Our operations have been impacted by the novel coronavirus (“COVID-19”) pandemic beginning in 2020. In response to COVID-19 in March 2020, certain states within the United States implemented shelter-in-place rules requiring certain businesses not deemed “essential” to close and requiring elective procedures to be delayed. Our revenue growth was adversely impacted, particularly by the government-mandated restrictions on elective procedures, from March 2020 through May 2020. Even after government-mandated restrictions on elective surgeries have ended, patients continue to delay or forego bunion surgery procedures to avoid hospitals and ambulatory surgical centers and comply with quarantine and/or similar directives from local and national health and government officials. Despite some recovery, this reduction in sales, as compared to original expectations, has continued. In the third quarter of 2021, we experienced a softening in the demand for procedures as hospital capacity was constrained as a result of hospital staffing shortages and increased hospitalizations caused by the COVID-19 Delta variant, particular in Florida, Texas and other areas significantly impacted by COVID-19. In the 2021 fourth quarter and into the 2022 first quarter, we have continued to observe elective surgery delays and cancellations and hospital staffing and capacity constraints, primarily related to the surge of infections and hospitalizations from the Omicron variant of COVID-19.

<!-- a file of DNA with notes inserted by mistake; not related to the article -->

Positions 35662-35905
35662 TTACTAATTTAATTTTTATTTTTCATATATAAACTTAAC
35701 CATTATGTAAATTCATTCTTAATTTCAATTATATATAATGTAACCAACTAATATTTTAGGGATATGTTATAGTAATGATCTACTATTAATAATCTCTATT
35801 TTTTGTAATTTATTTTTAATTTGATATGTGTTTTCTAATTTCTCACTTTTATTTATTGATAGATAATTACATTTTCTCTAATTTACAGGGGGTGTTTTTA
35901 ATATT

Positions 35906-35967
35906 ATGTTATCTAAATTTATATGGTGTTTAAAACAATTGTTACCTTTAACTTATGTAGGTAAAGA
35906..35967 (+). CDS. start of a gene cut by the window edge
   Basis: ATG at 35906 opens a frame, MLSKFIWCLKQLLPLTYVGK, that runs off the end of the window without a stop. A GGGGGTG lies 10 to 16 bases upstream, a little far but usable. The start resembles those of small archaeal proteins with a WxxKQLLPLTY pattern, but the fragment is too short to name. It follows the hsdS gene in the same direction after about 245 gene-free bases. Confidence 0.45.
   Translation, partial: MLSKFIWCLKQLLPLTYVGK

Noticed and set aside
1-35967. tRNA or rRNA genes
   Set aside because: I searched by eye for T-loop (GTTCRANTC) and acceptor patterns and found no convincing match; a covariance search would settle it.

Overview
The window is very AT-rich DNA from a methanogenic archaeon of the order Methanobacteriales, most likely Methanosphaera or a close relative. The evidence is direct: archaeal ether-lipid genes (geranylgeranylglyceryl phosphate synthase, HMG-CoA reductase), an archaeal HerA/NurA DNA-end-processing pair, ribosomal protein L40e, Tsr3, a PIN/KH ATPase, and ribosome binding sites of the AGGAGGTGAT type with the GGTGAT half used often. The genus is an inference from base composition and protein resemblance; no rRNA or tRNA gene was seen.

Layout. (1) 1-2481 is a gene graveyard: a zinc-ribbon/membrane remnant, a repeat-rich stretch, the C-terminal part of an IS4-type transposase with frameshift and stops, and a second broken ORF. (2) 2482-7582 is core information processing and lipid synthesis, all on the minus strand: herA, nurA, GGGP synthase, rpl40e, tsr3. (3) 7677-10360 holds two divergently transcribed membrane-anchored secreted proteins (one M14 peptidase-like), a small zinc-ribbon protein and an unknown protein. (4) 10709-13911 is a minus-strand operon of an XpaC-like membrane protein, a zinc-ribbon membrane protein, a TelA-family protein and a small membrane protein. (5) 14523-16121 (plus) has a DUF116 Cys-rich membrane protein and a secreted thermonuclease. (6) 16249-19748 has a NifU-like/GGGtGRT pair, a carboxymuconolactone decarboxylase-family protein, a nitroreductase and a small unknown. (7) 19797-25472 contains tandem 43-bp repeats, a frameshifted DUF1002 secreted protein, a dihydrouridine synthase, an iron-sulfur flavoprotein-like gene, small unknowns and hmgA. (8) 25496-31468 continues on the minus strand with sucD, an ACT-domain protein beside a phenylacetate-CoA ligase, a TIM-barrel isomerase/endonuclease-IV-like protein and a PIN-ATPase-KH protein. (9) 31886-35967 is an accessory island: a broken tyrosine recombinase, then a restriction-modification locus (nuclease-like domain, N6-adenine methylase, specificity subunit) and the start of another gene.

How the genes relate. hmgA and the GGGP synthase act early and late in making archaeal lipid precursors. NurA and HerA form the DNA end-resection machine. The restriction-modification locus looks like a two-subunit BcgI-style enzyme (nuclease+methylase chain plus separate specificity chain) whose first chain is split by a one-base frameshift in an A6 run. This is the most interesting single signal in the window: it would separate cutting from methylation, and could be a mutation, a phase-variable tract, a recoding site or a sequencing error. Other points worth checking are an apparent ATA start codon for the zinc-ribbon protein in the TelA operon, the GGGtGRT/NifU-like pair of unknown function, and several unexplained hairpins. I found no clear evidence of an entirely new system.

In addition to reductions in our revenue growth, we have and may continue to experience further business disruptions from the pandemic, including disruptions to our supply chain, independent sales agencies, customers, study enrollment timelines and regulatory processes. There is still uncertainty around the breadth and duration of business disruptions related to COVID-19, as well as its impact on the United States and international economies, especially as more potentially contagious and virulent variants, like Omicron, of the virus are spreading. Our business, revenue growth, financial condition and results of operations have been and could be materially adversely affected by these disruptions related to the COVID pandemic. Moreover, the COVID-19 pandemic has contributed to significant volatility in global financial markets, potentially reducing our ability to access capital, which could in the future negatively affect our liquidity.